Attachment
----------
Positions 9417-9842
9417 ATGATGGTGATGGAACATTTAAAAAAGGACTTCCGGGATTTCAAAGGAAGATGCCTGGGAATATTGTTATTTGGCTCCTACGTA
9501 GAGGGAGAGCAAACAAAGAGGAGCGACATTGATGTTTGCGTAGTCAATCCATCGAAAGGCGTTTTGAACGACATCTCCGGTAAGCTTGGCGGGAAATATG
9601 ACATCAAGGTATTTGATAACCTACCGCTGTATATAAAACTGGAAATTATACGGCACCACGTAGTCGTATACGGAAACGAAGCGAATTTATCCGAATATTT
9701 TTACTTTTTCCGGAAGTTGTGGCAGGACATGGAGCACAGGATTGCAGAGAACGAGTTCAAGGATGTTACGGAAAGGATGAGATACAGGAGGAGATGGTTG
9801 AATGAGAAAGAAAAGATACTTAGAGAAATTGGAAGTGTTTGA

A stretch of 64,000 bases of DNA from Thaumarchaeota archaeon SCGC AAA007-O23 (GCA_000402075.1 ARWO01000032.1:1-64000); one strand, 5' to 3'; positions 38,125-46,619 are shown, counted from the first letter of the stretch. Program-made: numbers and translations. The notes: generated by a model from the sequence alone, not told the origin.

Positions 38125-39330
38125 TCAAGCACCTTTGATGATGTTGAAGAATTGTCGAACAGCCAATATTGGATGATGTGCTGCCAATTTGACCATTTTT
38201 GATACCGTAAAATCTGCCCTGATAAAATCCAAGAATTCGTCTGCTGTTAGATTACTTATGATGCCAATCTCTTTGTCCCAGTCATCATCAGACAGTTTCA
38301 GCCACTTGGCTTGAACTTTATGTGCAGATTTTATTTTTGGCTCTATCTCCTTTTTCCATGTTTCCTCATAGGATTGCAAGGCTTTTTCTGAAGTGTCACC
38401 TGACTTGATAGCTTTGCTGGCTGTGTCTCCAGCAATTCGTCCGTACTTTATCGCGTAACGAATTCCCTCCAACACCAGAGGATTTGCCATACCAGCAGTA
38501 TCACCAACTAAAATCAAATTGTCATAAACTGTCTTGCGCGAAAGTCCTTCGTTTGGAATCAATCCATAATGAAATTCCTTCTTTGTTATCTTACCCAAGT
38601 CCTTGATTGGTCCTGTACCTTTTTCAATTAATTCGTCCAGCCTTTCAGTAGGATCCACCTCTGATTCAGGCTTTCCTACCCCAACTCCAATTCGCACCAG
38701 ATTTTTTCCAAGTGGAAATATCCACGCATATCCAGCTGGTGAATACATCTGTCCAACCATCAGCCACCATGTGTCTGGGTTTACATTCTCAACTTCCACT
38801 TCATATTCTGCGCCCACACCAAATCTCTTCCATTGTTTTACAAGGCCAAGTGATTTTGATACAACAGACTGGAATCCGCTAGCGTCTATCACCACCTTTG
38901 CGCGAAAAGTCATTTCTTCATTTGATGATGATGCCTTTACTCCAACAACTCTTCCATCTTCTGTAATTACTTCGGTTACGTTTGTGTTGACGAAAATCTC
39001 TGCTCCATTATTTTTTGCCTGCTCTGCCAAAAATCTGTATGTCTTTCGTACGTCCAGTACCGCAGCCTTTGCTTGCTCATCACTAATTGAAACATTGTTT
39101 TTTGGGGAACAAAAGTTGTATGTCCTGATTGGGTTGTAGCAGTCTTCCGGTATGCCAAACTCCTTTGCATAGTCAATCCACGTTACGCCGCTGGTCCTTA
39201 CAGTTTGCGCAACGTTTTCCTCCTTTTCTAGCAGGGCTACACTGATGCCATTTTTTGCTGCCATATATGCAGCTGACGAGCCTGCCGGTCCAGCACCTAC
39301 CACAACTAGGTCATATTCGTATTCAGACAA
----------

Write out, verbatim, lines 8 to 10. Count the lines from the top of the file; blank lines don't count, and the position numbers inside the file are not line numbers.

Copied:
Positions 38125-39330
38125 TCAAGCACCTTTGATGATGTTGAAGAATTGTCGAACAGCCAATATTGGATGATGTGCTGCCAATTTGACCATTTTT
38201 GATACCGTAAAATCTGCCCTGATAAAATCCAAGAATTCGTCTGCTGTTAGATTACTTATGATGCCAATCTCTTTGTCCCAGTCATCATCAGACAGTTTCA